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Is the Apple Watch developed using Atollic TrueSTUDIO?

Posted by Magnus Unemyr on May 9, 2015 7:59:53 AM

The question may appear ridiculous at first, as everyone knows Apple have their own Xcode IDE that presumably is used for the development of the OS and apps for iPhone, iPad and the Apple Watch. A deeper analysis of the Apple Watch internals do however show some interesting facts, making the question a lot more sensible.

The new 26 x 28mm S1 system-in-a-package (APL0778) is the heart of the Apple Watch, and it contains no less than 30 individual components. The processor is manufactured in Samsung’s 28nm low-power process, and the 5.2 x 6.2mm CPU is by far the largest component in the package. But wait, there is an STM32 microcontroller in the Apple Watch too!

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At least according to Chipworks who disassembled the S1 and looked into its internals. NXP apparently got to sell the NFC controller and secure element, and STMicroelectronics the six-axis gyroscope and accelerometer, as well as the encoder for the digital crown. Texas Instruments got the battery management.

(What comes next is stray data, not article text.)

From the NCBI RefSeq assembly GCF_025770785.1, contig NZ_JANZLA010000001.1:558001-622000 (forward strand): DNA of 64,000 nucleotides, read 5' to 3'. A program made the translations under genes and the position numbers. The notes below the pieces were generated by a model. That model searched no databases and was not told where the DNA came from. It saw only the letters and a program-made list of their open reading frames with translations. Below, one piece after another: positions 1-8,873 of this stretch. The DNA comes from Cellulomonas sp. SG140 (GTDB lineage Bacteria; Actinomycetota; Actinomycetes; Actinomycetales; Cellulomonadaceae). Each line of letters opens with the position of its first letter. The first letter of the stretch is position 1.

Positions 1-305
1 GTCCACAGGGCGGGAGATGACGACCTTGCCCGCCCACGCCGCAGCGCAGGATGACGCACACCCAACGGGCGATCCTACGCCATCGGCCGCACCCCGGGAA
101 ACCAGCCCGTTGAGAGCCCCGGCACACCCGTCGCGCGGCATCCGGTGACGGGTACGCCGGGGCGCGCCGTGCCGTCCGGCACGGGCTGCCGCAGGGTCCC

Back to the STM32. What does it do on the Apple Watch? While I have no actual knowledge on the matter, I guess it performs the same tasks as the Apple M7 motion co-processor does on the iPhone 5s and later models. With the iPhone 5s, Apple added a Cortex-M3 processor (rumor says it is a LPC1800 from NXP) to monitor health activities.

As things like step counters are always-on, it makes sense to do that using a low-power Cortex-M processor rather than using the main high-performance (and battery hungry) Cortex-A processor. So my take is the STM32 processor is used for health monitoring on the Apple Watch, just like the NXP LPC1800 processor does on the iPhone.

It is not known what application processor is inside the Apple Watch (Apple license the instruction set architecture from ARM, but otherwise implement the processor design from scratch, as opposed to most ARM chip vendors who license the ready-made implementation too). The main processor in the S1 SiP is most likely a fairly high-powered Cortex-A class processor in any case. One would wonder how much better battery life the Apple Watch would get if it was using the Cortex-M7 processor core instead? That is an interesting thought!

I have no reason to believe TrueSTUDO was in fact used to develop the Apple Watch, but the question may be less ridiculous than originally thought. Atollic TrueSTUDIO support both the STM32 as well as the Cortex-A instruction set, and so it is technically possible. For a tool guy like me, it would be kind of cool if it actually was the case.

Topics: Embedded Software Development